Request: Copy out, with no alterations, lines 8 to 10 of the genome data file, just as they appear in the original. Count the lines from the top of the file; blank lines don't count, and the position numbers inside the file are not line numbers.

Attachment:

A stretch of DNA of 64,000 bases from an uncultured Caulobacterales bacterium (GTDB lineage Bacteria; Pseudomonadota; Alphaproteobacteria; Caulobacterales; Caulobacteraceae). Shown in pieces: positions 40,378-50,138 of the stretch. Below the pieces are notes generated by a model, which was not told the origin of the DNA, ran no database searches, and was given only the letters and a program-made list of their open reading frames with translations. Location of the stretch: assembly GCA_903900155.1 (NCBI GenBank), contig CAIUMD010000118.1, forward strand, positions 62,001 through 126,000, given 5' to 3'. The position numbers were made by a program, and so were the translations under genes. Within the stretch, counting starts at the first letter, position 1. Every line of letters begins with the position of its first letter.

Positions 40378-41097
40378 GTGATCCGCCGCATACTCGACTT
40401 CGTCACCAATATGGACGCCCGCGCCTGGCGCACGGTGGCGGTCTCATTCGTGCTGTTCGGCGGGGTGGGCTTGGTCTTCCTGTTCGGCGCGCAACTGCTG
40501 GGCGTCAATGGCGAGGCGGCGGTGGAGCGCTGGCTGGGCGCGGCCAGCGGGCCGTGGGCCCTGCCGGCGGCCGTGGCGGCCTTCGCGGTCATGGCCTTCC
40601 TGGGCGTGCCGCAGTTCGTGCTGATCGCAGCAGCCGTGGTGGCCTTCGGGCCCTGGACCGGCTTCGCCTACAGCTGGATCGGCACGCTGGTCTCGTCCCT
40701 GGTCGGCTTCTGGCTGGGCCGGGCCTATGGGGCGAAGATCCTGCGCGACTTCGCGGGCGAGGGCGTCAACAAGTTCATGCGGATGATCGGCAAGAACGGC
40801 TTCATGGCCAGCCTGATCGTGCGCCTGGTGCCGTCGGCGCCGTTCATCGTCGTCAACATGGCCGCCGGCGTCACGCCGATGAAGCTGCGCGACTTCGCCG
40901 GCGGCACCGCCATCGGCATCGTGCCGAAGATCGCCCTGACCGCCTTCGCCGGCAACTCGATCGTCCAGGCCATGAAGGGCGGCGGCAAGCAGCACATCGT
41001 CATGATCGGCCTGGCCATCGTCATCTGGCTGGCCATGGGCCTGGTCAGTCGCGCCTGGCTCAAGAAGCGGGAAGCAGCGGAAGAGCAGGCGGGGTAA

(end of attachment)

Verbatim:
40801 TTCATGGCCAGCCTGATCGTGCGCCTGGTGCCGTCGGCGCCGTTCATCGTCGTCAACATGGCCGCCGGCGTCACGCCGATGAAGCTGCGCGACTTCGCCG
40901 GCGGCACCGCCATCGGCATCGTGCCGAAGATCGCCCTGACCGCCTTCGCCGGCAACTCGATCGTCCAGGCCATGAAGGGCGGCGGCAAGCAGCACATCGT
41001 CATGATCGGCCTGGCCATCGTCATCTGGCTGGCCATGGGCCTGGTCAGTCGCGCCTGGCTCAAGAAGCGGGAAGCAGCGGAAGAGCAGGCGGGGTAA